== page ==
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Chemistry > Organic Chemistry > Qualitative Analysis of Organic Compounds
Organic Chemistry

Qualitative Analysis of Organic Compounds

How do you think scientists can recognise the various organic compounds? Is it easy? Well, ‘easy’ is a relative term! However, the qualitative analysis that helps them know what compound is what. Just like your teachers conduct tests to know which subject you are bad at, scientists also have a number of tests to know which is which compound. In this chapter, we will study the Qualitative analysis of organic compounds. However, before we start, let us go through all the basic tests first.

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Qualitative Analysis of Elements

The most commonly occurring elements in organic compounds are carbon, hydrogen, oxygen, nitrogen, sulphur and halogen elements. There is no direct method for the detection of oxygen. For detecting nitrogen, sulphur and halogens, we can use the sodium fusion test (Lassaigne’s test).

Sodium Fusion Test

This test is used for the qualitative analysis of elements nitrogen, sulphur and halogen in Organic compounds. In order to detect them, it is necessary to convert them into ionisable inorganic substances.

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1) Test for Nitrogen

We can detect cyanide ion and hence, nitrogen ion in the sample by the Prussian blue test. The filtered alkaline solution resulting from the action of water upon the sodium fusion is treated iron (II) sulphate and thus, forms sodium hexacyanoferrate (II).

Upon boiling the alkaline iron (II) salt solution, some iron (III) ions are insensibly produced by the action of air. Now, we add dilute sulphuric acid to dissolve the iron (II) and (III) hydroxides. The hexacyanoferrate (II) reacts with the iron (III) salt, producing iron (III) hexacyanoferrate (II), Prussian blue. A Prussian blue precipitate or colouration indicates that nitrogen is present.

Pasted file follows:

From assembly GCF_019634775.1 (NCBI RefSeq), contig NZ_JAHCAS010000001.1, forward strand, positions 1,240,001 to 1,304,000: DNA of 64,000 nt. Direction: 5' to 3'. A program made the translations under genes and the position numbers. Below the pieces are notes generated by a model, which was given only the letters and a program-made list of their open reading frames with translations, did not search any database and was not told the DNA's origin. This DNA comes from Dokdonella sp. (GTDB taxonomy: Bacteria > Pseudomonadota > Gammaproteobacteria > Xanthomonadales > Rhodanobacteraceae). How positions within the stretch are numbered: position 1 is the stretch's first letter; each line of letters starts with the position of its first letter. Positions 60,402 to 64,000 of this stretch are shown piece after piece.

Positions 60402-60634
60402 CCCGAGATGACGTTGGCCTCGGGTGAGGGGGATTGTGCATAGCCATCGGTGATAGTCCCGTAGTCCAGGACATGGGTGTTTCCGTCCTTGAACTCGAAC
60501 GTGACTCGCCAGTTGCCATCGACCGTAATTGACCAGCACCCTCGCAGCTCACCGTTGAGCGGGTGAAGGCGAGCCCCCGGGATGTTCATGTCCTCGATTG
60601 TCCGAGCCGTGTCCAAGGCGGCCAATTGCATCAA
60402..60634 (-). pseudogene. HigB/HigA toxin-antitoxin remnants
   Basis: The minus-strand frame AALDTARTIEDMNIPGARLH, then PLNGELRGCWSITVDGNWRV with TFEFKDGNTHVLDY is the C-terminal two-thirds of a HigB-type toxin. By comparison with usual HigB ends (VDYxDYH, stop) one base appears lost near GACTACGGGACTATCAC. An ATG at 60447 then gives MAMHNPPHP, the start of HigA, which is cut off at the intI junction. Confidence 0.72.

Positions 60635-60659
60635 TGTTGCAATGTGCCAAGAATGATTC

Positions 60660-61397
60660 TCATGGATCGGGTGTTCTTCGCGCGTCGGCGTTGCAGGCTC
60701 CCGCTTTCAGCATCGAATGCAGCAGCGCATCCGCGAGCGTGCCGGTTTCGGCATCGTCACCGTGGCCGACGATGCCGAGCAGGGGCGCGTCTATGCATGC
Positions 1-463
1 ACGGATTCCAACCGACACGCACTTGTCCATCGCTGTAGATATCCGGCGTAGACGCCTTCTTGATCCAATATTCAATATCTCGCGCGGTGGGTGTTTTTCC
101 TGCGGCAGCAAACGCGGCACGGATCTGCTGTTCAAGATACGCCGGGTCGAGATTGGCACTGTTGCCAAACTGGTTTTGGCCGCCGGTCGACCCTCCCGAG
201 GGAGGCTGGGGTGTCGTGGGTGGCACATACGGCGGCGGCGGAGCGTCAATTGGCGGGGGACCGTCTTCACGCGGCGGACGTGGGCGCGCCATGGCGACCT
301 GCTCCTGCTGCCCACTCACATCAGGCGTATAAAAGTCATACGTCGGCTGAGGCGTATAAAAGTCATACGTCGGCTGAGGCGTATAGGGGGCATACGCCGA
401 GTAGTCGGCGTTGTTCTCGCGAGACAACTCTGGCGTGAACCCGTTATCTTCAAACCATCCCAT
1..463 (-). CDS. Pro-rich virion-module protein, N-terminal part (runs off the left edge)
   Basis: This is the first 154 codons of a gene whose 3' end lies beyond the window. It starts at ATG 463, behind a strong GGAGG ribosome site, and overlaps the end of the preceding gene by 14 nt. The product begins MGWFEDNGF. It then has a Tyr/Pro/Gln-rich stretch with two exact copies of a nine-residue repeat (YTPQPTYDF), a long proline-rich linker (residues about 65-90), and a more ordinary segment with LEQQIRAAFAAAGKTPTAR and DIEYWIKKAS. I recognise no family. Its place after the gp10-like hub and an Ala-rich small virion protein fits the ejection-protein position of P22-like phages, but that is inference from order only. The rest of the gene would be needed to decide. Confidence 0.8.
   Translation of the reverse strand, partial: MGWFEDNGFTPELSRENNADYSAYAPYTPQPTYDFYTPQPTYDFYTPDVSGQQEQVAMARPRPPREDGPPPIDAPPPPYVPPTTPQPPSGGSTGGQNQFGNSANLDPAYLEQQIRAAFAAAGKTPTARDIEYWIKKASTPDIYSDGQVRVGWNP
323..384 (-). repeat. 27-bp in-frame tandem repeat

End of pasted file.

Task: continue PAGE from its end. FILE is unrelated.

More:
FeSO4    +    6NaCN    →    Na4[Fe(CN)6]    +    Na2SO4

3Na4[Fe(CN)6]    +    2Fe2(SO4)3     →    Fe4[Fe(CN)6]3     +    6Na2SO4

2) Test for Halogens (Nitrogen and Sulphur Absent)

We acidify a portion of the fusion solution with dilute nitric acid. We, then add an excess of silver nitrate solution. A precipitate indicates the presence of a halogen. We decant the mother liquor and treat the precipitate with dilute aqueous ammonia solution. If the precipitate is white and readily soluble in ammonia solution, chlorine is present. In case, it is pale yellow and difficulty soluble, bromine is present. If it is yellow and insoluble, then iodine and bromine may be confirmed by some more tests.

3) Test for Halogens (Nitrogen and/or Sulphur Present)

Cyanide and sulphide ions both interfere with this test for halide by forming silver cyanide and silver sulphide precipitates. If nitrogen or sulphur is present, we must remove the interfering ions. To remove cyanide and sulphide ions, we have to acidify the fusion solution with dilute nitric acid. Then, we have to evaporate it to half of the original volume to expel hydrogen cyanide and/or hydrogen sulphide which may be present.

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Purification of Organic Compounds

Qualitative Analysis of Functional Groups